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The Role of Component Architecture in the Realm of Service Oriented Architectures (SOA)

  • By Surekha Durvasula
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This article will show you how the two concepts of Component Architecture and Service Oriented Architectures (SOA) might fit together within an environment without having to decommission all the work done using the principles of component architecture. The premise of SOA is to not have developers adopt a rip and replace philosophy to upgrade mission critical systems but to make those systems more accessible to business users and make them easier to maintain.

The Tenets of Component Architecture

First, here is a brief recap of the tenets of component architecture that are still applicable to the SOA paradigm. These include constructs such as the separation of the top-level interface from the implementation, use of standardized protocols to transmit messages from the component, having access to robust plumbing and integration utilities available in standardized application server containers, and so forth. All of these made the component architecture programming model more efficient and less error-prone.

However, a major limitation of the component-based distributed architecture implementation was that components were syntactically bound to specific implementation languages. This language dependence forced the providers and consumers to come to a design-time agreement on the message formats/parameters being shared and the component interface code fragment being called to make the "remote call," thus forcing component-based interactions to become tightly coupled.

SOA Enters the Picture

SOA now builds upon these concepts by standardizing not just the protocols and integration plumbing but also leveraging platform and language-independent representations of the message formats (XML) that enable the provider and consumer to be implemented in a language-agnostic manner. Further, standardizations of the wire-format and transmission technologies allow the tool vendors to offer service authoring and service deployment utilities. Table 1 summarizes some of the obvious distinctions between the two models of distributed architecture.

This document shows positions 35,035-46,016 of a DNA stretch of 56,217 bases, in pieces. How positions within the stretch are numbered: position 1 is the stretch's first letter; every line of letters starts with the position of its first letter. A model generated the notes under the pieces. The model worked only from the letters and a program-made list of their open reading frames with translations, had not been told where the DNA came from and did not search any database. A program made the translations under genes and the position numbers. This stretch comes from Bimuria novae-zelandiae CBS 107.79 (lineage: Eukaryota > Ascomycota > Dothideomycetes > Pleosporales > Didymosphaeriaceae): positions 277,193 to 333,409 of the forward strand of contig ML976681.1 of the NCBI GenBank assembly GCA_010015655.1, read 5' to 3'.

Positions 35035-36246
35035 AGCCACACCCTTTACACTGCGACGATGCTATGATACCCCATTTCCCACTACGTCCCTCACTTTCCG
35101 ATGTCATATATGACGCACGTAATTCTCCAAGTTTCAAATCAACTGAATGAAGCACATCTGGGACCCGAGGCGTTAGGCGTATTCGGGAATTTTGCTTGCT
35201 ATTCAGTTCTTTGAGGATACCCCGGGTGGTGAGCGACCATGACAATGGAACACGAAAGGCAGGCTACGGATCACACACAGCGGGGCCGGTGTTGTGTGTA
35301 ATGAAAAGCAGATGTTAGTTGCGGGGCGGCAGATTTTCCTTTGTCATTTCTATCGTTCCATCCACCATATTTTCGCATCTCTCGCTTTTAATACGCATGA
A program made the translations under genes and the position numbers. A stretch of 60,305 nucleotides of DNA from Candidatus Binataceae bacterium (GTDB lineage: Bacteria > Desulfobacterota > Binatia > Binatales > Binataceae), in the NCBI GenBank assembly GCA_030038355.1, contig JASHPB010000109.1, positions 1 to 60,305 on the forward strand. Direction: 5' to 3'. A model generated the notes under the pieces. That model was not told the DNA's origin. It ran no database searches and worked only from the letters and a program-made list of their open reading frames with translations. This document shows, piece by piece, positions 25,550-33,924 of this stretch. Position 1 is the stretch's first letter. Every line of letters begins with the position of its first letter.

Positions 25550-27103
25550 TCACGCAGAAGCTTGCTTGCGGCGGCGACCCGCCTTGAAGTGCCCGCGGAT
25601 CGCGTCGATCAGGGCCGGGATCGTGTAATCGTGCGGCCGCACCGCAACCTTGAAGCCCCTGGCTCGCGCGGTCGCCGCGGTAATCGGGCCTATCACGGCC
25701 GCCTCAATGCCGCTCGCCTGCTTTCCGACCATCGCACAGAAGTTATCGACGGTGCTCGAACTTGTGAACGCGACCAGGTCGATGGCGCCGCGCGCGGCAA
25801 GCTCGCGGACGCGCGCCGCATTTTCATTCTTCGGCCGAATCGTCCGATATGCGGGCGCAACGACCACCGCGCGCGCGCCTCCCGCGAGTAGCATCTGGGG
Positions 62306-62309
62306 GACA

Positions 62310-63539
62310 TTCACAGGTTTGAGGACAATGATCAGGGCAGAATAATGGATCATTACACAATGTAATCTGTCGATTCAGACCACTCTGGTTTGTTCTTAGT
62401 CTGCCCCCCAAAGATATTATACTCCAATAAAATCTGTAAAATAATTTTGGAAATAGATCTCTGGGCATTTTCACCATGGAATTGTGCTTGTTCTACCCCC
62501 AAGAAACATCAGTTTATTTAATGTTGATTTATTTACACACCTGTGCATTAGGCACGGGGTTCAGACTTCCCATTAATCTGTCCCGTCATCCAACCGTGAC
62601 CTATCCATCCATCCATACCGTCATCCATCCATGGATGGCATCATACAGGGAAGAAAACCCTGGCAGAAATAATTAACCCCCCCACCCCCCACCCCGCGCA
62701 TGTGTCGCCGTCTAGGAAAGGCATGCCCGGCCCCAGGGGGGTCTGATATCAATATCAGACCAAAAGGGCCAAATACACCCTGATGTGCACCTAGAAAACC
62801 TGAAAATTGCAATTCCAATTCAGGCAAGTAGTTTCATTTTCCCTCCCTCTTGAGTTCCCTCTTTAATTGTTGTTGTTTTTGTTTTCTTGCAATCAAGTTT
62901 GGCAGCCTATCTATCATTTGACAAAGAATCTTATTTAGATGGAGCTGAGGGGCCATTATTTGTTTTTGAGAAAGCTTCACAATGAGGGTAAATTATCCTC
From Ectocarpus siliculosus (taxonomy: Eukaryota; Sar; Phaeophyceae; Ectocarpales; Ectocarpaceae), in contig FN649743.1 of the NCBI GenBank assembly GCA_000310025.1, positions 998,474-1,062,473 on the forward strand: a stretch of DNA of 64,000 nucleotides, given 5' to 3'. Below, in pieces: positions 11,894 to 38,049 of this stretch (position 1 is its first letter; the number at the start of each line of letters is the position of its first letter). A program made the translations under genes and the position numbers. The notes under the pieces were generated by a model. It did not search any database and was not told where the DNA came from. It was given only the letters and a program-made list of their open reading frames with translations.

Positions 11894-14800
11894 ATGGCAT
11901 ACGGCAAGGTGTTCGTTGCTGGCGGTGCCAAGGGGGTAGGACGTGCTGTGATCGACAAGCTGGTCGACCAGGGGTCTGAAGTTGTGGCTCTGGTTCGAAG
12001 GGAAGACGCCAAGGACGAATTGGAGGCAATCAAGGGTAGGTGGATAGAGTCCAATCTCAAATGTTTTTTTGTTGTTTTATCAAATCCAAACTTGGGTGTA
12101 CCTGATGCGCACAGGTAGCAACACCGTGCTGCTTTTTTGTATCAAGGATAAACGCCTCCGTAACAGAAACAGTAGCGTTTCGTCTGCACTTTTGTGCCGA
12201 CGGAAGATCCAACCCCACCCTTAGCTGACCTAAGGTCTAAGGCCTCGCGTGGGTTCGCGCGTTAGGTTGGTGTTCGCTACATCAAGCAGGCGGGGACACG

Table 1: Distinctions between the two models of distributed architecture

Service-Oriented Architecture Component Architecture
Typically used to create a service façade that expresses a business interface to a common enterprise-worthy business function, business activity, or a business process Typically a good choice for a service implementation layer wherein the business behavior advertised on the service façade has to be aligned with the internal representation of the business information available to the enterprise
Synchronous and asynchronous interaction model support allows cross-platform and language-agnostic interactions Message Oriented Middleware usage that transmits a standardized message is the only way to achieve platform and language neutral interactions
Leverages a platform, vendor, and technology agnostic transmission protocols such as SOAP Leverages technology-specific RPC transmission protocols
Allows loose coupling by trading XML representation of business objects and not just language-dependant objects Tightly coupled to trading business objects and/or value objects
Use of XML Schema based documents allow one to deal with service versioning Object parameters being traded may or may not be able to deal with versioning changes without breaking the entire communication/execution path
Infrastructure components such as ESB are standards based to support service call routing and mediation. Message Broker is the key infrastructure component used to route calls when business messages are published from a component
Leverages standardized SOAP-based encoding to instruct infrastructure components on how to handle message delivery, message reliability, transaction support, and other run-time behaviors Does not offer standardized SOAP-based encoding to instruct infrastructure components on how to handle message delivery, message reliability, transaction support, and other run-time behaviors. Application server technology and vendor-specific deployment descriptors are the closest representations to achieve configuration-based Quality of Service encoding
Supports Service Repository and Service Registry concepts for defining and publishing service usage semantics Supports concept of Service Discovery and Late binding
Adapters to various technologies and platforms are available to express legacy assets as reusable web services JCA adapters have to be provided for business application translations but not for technologies
Enables service composition to allow new business offerings Cross-technology service chaining is not possible

SOA-style services primarily have a published interface and a more protected service implementation. The reason for this is to separate the public view of the service—the "service interface"—from the more volatile view of the service-based business logic that is embedded in the "service implementation." This way, the consumers of the service are insulated from any changes to the service implementation as long as the service interface has remained intact.

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This article was originally published on February 5, 2009

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